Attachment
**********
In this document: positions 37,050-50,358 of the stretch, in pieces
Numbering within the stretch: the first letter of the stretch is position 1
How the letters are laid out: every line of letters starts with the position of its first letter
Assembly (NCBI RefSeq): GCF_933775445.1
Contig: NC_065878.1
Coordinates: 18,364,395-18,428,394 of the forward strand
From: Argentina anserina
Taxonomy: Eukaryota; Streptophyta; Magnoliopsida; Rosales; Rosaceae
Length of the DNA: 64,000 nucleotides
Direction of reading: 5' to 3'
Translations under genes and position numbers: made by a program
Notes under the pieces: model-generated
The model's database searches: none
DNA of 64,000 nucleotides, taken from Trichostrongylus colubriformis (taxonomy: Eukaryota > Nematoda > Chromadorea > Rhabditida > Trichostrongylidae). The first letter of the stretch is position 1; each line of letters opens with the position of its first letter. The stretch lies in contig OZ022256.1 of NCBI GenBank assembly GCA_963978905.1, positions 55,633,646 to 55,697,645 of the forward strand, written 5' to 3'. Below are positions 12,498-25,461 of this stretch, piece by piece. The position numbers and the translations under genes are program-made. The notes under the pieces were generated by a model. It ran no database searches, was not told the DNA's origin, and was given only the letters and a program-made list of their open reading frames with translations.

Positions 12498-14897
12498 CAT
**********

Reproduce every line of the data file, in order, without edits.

In this document: positions 37,050-50,358 of the stretch, in pieces
Numbering within the stretch: the first letter of the stretch is position 1
How the letters are laid out: every line of letters starts with the position of its first letter
Assembly (NCBI RefSeq): GCF_933775445.1
Contig: NC_065878.1
Coordinates: 18,364,395-18,428,394 of the forward strand
From: Argentina anserina
Taxonomy: Eukaryota; Streptophyta; Magnoliopsida; Rosales; Rosaceae
Length of the DNA: 64,000 nucleotides
Direction of reading: 5' to 3'
Translations under genes and position numbers: made by a program
Notes under the pieces: model-generated
The model's database searches: none
DNA of 64,000 nucleotides, taken from Trichostrongylus colubriformis (taxonomy: Eukaryota > Nematoda > Chromadorea > Rhabditida > Trichostrongylidae). The first letter of the stretch is position 1; each line of letters opens with the position of its first letter. The stretch lies in contig OZ022256.1 of NCBI GenBank assembly GCA_963978905.1, positions 55,633,646 to 55,697,645 of the forward strand, written 5' to 3'. Below are positions 12,498-25,461 of this stretch, piece by piece. The position numbers and the translations under genes are program-made. The notes under the pieces were generated by a model. It ran no database searches, was not told the DNA's origin, and was given only the letters and a program-made list of their open reading frames with translations.

Positions 12498-14897
12498 CAT